What I do know is this: we, as girls and women, need to learn how to judge each other beyond our physical appearances. That's the first step to establishing that women are more than how pretty our faces are. I don't know about you, but I would rather my daughter be brilliant, funny, strong, tough, insightful, artistic, inquisitive, introspective, honest, hardworking, enthusiastic, and joyful than pretty. We can't expect to overcome sexism if we are actively participating in it by perpetuating this bizarre and narrow standard of "beauty" and placing undue emphasis upon it.

What do you think? What small steps can we take in our day to day lives to break the influence patriarchy has on how we feel about our appearances?


  1. You are ridiculously inspirational. Your words are so passionate and you say everything I'm either afraid to speak on, or can't put into words. I just want to thank you for that. :)

  2. "What I do know is this: we, as girls and women, need to learn how to judge each other beyond our physical appearances." Agree, agree! I too loved the Ashley Judd article. Very empowering to read. (And I love your outfit, as usual.) Where do you get your jewelry?

  3. I agree that we shouldn't place so much emphasis on physical beauty...but we really cannot help it in the same way we are attracted to cute puppies and kittens. It literally feels good to look at attractive things. It like raises dopamine levels or some shit. Women are obsessed with women. Men are obsessed with women. Women have all the beauty. We really cannot help but think it, though we can probably refrain from blurting out compliments involving physical appearance. Don't you look at pictures of beautiful girls because they are beautiful? Don't clothes just look best on them? Why do you choose the models you do for your online store? You wouldn't choose a large model, or one with an asymetrical face, would you? Its way more pleasing to look at something physically pretty or incredibly interestingly pretty. You have a tiny body, which is appealing, with small limbs and big eyes and an oval face with good hair. Of course people look at your blog, your pictures are pretty. If some less attractive girl wore your exact clothes with great quality pictures like yours, they wouldnt get half the attention you get. Because clothes just dont look as great on them. Why do you choose flattering pictures? Youve said before you stand they way you do, on the tips of your toes because otherwise you think your legs look stumpy? Wyy does that matter? Some girls have super thick legs and no matter what they stand like their legs will always look stumpy. Does that mean they shouldnt post any pictures of their legs? You wouldnt, if your legs looked like that. There are disfigured people out there that probably look at your pictures and feel worse about themselves. And dont you compliment girls on their looks?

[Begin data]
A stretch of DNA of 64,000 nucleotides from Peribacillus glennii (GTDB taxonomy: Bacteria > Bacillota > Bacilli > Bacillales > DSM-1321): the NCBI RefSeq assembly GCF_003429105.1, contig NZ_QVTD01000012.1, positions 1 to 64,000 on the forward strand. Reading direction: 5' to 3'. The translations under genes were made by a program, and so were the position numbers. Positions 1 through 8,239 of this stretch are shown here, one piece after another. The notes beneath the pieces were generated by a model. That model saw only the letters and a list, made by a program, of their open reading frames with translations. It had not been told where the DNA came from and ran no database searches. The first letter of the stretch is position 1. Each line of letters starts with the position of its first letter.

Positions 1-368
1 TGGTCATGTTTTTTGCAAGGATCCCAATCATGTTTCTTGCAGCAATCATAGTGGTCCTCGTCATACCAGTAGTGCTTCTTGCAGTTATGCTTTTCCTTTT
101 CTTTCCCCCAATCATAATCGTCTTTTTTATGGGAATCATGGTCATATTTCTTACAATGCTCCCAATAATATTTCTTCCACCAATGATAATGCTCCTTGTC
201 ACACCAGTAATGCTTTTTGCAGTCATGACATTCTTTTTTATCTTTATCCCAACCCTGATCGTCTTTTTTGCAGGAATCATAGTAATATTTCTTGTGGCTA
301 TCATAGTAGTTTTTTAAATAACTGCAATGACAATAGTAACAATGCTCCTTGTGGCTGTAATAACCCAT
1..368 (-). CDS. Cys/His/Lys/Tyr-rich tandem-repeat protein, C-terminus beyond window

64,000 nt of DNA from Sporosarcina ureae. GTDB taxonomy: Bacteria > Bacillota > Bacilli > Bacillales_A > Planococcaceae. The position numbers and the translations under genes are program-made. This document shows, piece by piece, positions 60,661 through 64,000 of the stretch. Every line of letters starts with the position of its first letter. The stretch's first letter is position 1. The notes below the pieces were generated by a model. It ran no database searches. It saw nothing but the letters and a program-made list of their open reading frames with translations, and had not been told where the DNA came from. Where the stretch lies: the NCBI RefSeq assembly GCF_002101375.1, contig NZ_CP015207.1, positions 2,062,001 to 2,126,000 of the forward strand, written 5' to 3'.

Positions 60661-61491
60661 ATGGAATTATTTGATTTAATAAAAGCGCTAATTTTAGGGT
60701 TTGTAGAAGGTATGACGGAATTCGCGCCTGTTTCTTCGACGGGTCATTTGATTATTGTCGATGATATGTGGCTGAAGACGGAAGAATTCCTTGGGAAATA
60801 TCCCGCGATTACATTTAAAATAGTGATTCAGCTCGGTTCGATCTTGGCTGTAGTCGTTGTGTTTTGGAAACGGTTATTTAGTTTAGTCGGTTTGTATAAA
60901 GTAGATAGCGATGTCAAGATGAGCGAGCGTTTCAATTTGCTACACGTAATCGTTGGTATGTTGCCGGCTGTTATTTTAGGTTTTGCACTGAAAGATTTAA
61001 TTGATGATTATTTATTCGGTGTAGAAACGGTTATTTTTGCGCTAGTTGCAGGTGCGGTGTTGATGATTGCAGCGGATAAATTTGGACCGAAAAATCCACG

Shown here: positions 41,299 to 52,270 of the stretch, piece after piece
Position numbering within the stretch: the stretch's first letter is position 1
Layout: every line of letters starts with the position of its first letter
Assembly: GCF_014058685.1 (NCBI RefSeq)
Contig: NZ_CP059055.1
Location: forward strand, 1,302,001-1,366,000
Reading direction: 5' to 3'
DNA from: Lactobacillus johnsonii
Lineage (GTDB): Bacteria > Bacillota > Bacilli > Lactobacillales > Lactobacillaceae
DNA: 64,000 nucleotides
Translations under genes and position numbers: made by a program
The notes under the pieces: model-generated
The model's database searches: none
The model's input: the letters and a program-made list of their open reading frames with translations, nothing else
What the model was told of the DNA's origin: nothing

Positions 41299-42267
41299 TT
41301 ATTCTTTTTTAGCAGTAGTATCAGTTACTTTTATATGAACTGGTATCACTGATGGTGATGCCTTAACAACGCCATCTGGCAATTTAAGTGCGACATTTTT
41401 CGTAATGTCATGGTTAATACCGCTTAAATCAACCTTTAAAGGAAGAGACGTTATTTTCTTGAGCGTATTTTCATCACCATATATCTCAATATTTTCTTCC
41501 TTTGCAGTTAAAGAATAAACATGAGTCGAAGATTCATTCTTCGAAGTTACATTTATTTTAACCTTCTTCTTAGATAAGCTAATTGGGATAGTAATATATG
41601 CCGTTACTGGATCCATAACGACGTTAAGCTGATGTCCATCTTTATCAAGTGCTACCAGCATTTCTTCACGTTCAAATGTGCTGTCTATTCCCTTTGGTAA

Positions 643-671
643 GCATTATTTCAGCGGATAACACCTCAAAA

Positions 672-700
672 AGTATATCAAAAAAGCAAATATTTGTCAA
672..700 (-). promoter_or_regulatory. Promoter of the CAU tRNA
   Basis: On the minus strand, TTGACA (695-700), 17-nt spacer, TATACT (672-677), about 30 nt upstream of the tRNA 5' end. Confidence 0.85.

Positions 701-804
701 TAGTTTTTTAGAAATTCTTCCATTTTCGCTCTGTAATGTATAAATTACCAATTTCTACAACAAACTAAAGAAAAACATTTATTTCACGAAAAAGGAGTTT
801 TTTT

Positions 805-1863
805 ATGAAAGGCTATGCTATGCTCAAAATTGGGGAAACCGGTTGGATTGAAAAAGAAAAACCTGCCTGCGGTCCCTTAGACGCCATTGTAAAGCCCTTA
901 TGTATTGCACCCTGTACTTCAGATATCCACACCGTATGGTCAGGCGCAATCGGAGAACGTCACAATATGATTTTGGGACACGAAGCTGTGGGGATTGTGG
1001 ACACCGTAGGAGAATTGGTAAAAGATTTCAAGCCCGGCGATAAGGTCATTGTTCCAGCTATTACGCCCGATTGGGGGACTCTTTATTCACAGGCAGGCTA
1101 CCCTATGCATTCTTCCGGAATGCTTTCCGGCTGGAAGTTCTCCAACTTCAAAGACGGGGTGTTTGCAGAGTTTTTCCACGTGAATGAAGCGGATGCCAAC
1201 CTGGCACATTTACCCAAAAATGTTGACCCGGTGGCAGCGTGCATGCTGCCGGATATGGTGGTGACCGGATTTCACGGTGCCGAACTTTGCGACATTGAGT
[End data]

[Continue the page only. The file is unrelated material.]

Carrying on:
I dont know, I just think as a whole we cannot help but love beauty. And women are beautiful if they are beautiful. There is a general body type and symetrical face type that appeals to us because it physically feels good to look at it. We cant help but be drawn to it, no matter how much we shouldnt.